Competent leadership is crucial for a company’s success. Recent studies indicate that businesses with strong leadership are 13 times more likely to outperform their competition, and three times more likely to retain their most talented employees. Yet, only 44% of HR professionals report having formal processes for identifying employees with leadership potential, and only 18% report having enough bench strength to meet the future requirements of the company.
     
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Going Beyond the Data: The Politics of Everyday Life

    Robert Hogan
     
    The Hogan Research Division has produced a fascinating study of "high potential managers". The study is fascinating in part because, to my knowledge, no one else has data like this - and I have heard this complaint many times at conferences. The study is also fascinating because of what the data say about high potential managers in particular and employability in general The performance appraisal literature shows clearly that supervisors' ratings are an imperfect index of job performance. Supervisors typically give higher ratings to employees that they like, employees who may or may not be high performers. Similarly, managers are typically designated as high potentials based on supervisors' ratings; this means politics are as important as performance in determining the careers of high potential managers. The Hogan data tell us five things about that process.
     
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How Your Greatest Strength Can Become Your Greatest Weakness

   
     
    “What is your greatest weakness?” A Google search using that common interview question yields more than 2 million articles, most of which outline ways to artfully dodge the answer. The most common trick, of course, is to list a weakness in the form of an exaggerated strength: I’m too hard working; or I care too much about my clients. Although many people use this approach to give a less-than-honest answer, its premise – the idea that strengths can become weaknesses when overused – is quite accurate.
     
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Hubris or Humility

  Hogan Assessment Systems Inc.
 
  Ever heard that phrase “fake it until you make it”? In his latest book,Confidence, Tomas Chamorro-Premuzic advises that “when you are competent, fake modesty. When you are not, fake competence. And if you cannot fake competence, then try to fake confidence.” While the narcissistic attitude that goes hand in hand with charm and enthusiasm can be a handy asset for promotion, it has its downsides. People with narcissistic tendencies are likely to be impulsive, unrealistic in evaluating their abilities, pigheaded, and entitled, to name a few. In a recent online trend, humble CEOs are being lauded for their superior leadership styles and healthy organizations. Learn more about the perfect balance of hubris and humility in the workplace.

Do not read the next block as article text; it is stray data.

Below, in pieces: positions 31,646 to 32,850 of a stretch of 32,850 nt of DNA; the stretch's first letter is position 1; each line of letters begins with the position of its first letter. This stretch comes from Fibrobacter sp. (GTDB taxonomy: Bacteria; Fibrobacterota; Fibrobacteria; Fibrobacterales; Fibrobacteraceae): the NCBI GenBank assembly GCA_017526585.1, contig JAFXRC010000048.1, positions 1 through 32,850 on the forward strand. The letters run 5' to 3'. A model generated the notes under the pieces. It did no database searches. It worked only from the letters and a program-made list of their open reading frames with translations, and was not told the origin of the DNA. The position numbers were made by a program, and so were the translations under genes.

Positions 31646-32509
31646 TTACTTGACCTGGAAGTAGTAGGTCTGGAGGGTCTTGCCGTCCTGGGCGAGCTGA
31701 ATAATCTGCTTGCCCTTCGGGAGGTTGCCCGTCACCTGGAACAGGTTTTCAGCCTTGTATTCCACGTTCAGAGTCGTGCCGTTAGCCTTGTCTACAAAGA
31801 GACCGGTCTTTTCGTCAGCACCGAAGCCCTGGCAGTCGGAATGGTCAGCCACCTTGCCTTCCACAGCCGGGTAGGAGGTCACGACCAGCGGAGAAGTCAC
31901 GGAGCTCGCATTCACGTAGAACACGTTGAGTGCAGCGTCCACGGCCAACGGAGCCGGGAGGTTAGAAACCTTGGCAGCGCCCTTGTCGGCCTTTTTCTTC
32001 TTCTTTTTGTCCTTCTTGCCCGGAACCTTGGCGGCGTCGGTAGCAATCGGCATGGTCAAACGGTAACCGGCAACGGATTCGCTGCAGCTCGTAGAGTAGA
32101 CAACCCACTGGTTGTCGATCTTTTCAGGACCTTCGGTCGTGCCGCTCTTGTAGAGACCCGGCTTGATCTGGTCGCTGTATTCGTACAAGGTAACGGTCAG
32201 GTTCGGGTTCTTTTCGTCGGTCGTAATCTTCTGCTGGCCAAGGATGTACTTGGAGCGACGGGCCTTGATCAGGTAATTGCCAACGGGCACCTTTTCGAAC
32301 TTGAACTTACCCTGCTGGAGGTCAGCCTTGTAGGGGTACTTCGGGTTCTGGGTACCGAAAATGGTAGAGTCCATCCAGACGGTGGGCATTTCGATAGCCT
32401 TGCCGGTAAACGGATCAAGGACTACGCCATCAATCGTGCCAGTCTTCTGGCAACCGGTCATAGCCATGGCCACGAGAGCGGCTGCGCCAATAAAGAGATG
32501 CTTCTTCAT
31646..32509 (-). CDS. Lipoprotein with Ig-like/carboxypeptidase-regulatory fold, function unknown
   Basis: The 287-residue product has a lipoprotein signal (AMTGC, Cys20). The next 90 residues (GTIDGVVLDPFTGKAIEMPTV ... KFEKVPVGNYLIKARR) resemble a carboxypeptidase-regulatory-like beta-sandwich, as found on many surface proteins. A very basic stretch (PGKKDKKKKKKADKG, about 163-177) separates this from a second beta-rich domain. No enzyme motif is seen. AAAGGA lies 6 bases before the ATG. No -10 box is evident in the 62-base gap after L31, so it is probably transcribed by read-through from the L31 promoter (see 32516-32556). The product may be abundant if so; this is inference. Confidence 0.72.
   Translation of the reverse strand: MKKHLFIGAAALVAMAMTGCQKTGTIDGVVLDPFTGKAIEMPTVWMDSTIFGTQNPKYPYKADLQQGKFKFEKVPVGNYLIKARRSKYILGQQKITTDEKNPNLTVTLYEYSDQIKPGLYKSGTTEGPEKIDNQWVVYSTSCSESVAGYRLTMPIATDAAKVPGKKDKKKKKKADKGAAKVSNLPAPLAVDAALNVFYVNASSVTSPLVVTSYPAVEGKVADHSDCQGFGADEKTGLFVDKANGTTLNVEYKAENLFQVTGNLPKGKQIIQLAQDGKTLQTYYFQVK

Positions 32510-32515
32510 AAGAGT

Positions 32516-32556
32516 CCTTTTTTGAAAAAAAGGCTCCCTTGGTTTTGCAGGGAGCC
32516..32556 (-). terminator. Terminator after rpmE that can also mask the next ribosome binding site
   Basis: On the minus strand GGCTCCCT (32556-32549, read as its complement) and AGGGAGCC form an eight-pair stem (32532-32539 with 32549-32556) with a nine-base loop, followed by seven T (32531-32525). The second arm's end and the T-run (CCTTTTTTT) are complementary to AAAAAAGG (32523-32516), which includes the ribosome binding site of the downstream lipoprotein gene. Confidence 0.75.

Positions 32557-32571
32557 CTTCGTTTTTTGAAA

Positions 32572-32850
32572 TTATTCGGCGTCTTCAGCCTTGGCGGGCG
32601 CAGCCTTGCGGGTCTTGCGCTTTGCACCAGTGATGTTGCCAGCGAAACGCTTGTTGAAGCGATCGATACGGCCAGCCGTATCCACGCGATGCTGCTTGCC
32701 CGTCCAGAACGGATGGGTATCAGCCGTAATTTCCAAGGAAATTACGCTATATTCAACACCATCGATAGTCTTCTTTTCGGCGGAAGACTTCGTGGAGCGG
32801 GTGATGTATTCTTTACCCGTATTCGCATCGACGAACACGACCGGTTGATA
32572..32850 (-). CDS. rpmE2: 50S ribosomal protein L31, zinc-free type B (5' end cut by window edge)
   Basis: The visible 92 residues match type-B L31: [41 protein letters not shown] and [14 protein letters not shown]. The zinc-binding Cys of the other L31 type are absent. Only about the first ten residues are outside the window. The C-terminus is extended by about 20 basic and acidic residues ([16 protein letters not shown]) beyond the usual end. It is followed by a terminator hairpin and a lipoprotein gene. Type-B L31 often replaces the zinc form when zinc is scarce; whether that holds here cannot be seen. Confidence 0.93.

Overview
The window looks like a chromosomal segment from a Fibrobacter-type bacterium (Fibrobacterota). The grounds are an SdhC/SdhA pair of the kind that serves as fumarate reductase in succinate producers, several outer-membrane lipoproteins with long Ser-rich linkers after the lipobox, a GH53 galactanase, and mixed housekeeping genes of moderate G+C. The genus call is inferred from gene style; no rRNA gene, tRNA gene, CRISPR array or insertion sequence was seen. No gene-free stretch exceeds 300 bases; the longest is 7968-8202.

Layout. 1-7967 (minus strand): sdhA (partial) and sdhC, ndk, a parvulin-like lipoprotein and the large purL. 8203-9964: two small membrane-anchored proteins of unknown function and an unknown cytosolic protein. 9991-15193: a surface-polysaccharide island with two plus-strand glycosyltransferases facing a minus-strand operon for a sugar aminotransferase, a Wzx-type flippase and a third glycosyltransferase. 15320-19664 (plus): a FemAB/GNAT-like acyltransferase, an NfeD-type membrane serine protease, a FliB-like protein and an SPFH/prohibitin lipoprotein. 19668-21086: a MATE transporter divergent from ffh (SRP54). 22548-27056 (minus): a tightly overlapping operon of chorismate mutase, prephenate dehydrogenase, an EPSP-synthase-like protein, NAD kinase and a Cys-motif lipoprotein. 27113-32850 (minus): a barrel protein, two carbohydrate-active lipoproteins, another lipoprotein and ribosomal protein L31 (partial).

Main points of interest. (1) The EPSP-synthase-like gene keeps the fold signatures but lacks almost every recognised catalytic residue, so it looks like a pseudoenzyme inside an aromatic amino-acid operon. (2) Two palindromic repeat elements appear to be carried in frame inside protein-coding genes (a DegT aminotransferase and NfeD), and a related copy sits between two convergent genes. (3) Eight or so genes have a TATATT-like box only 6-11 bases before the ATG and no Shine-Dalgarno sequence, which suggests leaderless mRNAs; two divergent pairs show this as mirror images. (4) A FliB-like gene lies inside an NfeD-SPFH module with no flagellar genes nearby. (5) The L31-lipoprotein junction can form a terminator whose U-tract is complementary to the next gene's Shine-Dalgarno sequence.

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Personality Leader Behavior and Overdoing It

    Joyce Hogan and Rob Kaiser
     
    Following McCall and Lombardo’s (1983) book on managerial derailment, the phrase, “a strength can become a weakness,” is now used regularly in discussions of leadership. McCall and Lombardo noticed that qualities initially regarded as assets turned into liabilities: (a) managers who were commended for their assertiveness were later criticized for being overbearing; (b) detail-oriented managers with deep technical expertise were well regarded in middle-management but came to be seen as unable to think strategically at the executive level. This dynamic of strengths becoming weaknesses has been used to explain many CEO failures in recent years.
     
     
 

The Power of the Unconscious Biases

  Hogan Assessment Systems Inc
   
  The 2001 collapse of the Enron Corporation eliminated more than $60 billion in market value and roughly 5,600 jobs. It was, at the time, the largest and most complex bankruptcy filing in American history, and the scandal that unfolded in its aftermath made the Enron name synonymous with white collar crime. Now, 10 years later, the story of Enron’s demise is a poignant example of the power of unconscious biases in the workplace. The Power of Unconscious Biases explores the influence of unconscious biases, which occur when we project our values onto others, on team dynamics, workplace culture, and corporate performance.